Wednesday, July 21, 2021

Shakespeare and the Sciences of Emotion

 From OUPblog:

Rhetoric knows the passions by tracing them to their circumstances. That is, it knows them narratively, and it construes narrative as a means of producing knowledge about passions in their particularity. This way of knowing is evoked in Francis Bacon’s Advancement of Learning: “poets and writers of Histories” have been passion’s “best Doctors”—that is, best scholars—because in them we find depicted “how affections are kindled and incited: and how pacified and refrained: and how again contained from act and further degree: how they disclose themselves, how they work, how they vary, how they gather and fortify, how they are enwrapped one within another, and how they do fight and encounter.”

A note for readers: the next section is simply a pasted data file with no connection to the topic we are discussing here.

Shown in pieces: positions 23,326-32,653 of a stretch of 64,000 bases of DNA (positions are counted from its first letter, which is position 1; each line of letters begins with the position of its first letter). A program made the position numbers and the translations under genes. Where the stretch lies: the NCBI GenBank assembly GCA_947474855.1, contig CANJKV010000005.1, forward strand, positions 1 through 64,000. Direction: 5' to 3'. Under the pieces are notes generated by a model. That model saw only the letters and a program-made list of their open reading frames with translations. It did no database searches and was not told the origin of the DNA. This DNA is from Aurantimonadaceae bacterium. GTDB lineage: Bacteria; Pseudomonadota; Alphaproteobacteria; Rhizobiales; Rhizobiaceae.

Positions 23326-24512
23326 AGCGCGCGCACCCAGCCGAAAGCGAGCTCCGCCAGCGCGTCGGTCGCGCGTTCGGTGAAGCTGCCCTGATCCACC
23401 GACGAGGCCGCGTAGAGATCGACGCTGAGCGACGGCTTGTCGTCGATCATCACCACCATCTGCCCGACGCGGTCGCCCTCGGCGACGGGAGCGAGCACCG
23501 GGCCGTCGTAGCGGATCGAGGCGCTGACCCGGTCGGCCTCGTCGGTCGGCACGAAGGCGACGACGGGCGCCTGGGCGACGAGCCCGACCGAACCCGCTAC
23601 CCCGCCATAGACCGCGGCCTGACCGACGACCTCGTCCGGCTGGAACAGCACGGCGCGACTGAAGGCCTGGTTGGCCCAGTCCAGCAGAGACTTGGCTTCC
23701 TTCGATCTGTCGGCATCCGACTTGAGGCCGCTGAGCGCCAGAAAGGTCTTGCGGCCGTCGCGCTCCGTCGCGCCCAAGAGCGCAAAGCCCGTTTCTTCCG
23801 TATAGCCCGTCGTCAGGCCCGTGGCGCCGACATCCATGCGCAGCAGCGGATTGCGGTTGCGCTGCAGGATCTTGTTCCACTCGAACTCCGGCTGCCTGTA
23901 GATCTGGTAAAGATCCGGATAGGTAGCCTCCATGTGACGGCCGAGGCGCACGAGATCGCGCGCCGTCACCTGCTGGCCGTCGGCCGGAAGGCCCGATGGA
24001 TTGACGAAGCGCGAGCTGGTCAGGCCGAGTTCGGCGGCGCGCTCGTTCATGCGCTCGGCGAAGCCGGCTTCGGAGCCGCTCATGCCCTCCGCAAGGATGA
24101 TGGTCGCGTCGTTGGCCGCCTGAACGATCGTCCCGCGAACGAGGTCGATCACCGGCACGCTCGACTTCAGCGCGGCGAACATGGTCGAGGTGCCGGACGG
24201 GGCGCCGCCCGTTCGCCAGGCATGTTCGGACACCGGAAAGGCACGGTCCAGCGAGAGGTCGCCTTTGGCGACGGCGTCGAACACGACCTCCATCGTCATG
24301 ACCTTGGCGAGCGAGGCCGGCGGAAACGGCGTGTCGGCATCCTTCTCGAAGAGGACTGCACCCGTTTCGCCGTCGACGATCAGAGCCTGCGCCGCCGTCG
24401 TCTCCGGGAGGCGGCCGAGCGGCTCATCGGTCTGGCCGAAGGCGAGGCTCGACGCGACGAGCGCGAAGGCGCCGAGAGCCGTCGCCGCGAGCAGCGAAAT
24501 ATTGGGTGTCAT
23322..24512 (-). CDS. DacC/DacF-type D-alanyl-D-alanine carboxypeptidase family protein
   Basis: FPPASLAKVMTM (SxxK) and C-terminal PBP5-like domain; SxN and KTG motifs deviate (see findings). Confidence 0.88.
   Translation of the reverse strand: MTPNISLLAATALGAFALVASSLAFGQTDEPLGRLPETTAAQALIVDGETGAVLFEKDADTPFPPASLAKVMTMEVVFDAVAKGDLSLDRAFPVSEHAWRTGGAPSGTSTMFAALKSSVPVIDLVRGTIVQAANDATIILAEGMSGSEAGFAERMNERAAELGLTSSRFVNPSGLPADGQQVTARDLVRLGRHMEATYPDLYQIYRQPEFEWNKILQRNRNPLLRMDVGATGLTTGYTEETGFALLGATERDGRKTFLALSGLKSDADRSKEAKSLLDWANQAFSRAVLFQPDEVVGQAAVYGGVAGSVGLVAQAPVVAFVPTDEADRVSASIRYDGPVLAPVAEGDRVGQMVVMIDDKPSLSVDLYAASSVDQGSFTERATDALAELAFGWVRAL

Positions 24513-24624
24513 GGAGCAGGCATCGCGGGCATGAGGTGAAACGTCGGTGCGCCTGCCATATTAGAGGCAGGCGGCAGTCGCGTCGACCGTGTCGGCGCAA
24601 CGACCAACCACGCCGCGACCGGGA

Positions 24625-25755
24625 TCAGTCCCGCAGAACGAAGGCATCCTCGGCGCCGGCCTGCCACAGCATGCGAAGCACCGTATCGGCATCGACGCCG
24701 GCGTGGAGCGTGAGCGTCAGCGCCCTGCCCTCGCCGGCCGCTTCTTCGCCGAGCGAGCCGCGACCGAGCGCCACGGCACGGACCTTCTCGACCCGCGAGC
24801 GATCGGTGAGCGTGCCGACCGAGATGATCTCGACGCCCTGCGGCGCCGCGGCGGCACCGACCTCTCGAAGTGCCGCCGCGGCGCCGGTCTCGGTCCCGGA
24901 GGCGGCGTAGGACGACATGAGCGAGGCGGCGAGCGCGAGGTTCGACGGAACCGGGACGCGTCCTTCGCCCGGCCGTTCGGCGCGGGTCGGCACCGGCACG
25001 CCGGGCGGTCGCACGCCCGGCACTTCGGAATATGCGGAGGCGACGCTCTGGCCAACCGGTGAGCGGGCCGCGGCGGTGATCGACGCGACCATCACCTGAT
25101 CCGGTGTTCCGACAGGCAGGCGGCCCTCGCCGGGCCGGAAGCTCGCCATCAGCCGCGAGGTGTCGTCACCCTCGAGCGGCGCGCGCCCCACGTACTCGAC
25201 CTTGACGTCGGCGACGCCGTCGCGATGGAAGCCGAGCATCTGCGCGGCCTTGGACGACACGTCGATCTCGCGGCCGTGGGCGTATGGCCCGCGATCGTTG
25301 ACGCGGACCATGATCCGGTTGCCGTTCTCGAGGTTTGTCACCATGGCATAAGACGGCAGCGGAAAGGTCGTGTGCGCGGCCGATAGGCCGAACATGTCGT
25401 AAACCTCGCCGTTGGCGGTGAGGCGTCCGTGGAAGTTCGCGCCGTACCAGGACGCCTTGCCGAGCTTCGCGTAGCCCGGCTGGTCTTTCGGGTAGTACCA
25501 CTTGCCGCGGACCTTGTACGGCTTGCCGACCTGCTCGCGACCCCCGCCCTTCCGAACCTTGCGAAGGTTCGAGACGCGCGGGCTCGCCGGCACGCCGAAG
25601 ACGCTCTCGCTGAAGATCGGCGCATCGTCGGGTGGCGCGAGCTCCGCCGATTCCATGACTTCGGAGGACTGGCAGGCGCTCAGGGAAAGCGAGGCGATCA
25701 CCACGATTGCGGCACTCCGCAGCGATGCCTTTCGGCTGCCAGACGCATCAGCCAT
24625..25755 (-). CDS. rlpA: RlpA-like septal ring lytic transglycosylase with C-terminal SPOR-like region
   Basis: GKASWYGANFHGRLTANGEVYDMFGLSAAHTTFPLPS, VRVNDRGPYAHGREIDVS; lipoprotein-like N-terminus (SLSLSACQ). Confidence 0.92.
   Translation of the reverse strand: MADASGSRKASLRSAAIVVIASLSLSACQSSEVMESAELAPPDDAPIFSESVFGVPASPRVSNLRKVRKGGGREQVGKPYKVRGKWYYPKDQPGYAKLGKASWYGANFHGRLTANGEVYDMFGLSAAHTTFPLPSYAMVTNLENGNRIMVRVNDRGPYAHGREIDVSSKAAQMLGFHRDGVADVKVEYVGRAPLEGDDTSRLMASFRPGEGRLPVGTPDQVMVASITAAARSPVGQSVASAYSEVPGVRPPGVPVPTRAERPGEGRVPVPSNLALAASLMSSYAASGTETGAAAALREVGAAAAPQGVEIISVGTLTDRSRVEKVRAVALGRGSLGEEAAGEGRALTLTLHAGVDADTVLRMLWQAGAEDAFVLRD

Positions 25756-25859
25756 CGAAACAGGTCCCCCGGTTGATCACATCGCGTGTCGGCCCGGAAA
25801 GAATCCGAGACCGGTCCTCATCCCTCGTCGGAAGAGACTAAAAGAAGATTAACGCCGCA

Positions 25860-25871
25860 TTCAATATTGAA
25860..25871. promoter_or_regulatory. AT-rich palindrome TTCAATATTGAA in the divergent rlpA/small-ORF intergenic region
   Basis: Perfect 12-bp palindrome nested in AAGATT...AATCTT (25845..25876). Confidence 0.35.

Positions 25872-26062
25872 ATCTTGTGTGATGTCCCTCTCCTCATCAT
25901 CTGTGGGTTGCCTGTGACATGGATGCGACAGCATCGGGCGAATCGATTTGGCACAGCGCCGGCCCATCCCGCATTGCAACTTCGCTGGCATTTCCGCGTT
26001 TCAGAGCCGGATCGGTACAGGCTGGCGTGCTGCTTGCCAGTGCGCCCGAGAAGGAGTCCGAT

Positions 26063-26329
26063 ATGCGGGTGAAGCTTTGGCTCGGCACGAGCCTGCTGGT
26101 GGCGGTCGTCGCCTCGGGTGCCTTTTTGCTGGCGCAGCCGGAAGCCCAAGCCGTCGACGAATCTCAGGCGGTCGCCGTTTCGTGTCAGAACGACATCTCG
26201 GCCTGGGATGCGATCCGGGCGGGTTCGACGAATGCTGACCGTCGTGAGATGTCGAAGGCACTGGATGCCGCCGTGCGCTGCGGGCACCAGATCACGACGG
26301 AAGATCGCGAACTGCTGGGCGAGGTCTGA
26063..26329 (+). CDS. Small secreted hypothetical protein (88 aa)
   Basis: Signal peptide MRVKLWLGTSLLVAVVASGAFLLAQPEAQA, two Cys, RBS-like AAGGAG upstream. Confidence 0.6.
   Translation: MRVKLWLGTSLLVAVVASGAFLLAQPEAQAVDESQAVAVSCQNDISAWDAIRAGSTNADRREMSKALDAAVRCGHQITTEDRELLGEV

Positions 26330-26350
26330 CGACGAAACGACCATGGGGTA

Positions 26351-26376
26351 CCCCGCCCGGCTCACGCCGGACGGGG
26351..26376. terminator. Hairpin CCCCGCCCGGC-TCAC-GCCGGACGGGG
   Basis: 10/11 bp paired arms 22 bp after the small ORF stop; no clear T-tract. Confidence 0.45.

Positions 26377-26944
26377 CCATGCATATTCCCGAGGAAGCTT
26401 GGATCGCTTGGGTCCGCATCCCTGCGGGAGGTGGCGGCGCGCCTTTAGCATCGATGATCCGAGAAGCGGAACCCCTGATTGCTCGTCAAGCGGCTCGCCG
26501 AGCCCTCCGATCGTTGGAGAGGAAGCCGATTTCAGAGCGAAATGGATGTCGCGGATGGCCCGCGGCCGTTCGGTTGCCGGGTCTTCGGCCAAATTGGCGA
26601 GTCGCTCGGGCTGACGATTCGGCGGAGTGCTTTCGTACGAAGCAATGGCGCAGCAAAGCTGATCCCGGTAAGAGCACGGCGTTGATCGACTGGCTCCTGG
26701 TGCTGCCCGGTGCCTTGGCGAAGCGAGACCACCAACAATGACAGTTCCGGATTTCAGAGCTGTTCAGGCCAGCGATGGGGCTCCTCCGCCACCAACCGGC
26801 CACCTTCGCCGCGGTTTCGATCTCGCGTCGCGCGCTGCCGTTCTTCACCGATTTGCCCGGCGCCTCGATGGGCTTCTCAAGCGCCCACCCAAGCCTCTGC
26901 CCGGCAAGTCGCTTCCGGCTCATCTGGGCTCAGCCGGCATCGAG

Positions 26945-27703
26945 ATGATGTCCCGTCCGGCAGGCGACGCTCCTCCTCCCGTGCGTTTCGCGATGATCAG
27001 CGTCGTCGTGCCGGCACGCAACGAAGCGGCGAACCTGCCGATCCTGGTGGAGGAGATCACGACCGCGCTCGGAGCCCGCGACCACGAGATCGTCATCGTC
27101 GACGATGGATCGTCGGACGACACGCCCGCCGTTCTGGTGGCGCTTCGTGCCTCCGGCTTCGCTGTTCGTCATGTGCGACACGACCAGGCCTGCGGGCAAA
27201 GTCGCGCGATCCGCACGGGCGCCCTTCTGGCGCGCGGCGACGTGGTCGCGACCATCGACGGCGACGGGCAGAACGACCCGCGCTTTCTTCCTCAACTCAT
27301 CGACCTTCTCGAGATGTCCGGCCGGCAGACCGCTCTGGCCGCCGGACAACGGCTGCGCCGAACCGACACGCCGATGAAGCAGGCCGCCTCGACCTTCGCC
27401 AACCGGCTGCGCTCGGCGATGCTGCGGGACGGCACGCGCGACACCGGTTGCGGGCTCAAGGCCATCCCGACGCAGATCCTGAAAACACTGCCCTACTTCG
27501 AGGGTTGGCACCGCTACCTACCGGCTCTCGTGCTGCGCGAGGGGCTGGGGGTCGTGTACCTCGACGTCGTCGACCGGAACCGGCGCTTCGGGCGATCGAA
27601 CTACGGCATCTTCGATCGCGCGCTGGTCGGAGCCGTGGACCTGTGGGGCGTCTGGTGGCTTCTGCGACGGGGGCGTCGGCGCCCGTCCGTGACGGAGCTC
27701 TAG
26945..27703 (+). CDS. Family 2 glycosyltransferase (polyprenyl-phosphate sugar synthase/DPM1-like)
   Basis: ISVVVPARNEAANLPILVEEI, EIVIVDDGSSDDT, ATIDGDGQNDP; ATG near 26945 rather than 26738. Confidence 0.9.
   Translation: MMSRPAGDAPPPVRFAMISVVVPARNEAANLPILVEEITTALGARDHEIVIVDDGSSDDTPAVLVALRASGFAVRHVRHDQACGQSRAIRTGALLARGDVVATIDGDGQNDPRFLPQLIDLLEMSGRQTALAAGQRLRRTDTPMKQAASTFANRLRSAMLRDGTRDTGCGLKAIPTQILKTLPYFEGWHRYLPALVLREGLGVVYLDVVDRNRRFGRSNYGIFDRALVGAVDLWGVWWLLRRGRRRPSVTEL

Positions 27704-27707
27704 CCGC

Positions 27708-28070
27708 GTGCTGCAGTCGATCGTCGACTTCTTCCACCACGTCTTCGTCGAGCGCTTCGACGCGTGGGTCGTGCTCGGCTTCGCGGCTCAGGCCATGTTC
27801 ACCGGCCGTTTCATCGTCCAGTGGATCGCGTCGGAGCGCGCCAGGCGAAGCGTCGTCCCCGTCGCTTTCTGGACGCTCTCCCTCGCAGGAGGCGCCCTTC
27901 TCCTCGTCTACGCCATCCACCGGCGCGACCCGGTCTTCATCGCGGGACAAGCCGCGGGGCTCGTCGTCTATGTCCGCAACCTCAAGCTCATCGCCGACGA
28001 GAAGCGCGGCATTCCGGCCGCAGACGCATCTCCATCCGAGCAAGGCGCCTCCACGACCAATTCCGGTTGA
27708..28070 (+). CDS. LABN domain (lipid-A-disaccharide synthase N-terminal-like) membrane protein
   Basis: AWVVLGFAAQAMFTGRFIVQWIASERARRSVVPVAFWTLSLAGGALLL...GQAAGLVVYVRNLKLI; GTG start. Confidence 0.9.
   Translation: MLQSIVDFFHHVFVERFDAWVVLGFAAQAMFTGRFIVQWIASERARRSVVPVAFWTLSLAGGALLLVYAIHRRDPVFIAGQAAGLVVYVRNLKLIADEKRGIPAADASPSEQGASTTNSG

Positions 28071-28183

Bacon wants a natural history of the passions to displace this unsystematic poetic and historical knowledge. It is tempting to say that this is exactly what happened in the next two centuries, as forms of empirical psychology took over a space that once belonged to rhetoric. But it matters that these psychologies reoccupied rhetoric’s terrain. The knowledge they offer is closer to the one Bacon ascribes to poets and historians than to scientia: in the sphere of the passions, rhetoric is the forerunner of an empirical knowledge of particulars. One can trace its continuing if hidden influence on new psychologies from Locke—who recommended Aristotle’s Rhetoric as part of the study of the passions—to Hume and Smith, whose models of the mind echo the psychology of the vivid image articulated by Hamlet and the circumstantial analysis of passions practiced by Wright. Scholars sometimes claim that a “psychological” approach to Shakespeare is anachronistic, because his period had no psychology. That is not entirely accurate, but the main point is that, in a sense, the period’s literature was its psychology: a circumstantial, open-ended, narrative knowledge of the passions grounded in rhetoric. That knowledge, which thrives beyond the limits of any system, still has something to tell us about how we know the emotions now—not as experts, but as people engaged in everyday life. (Read more.)


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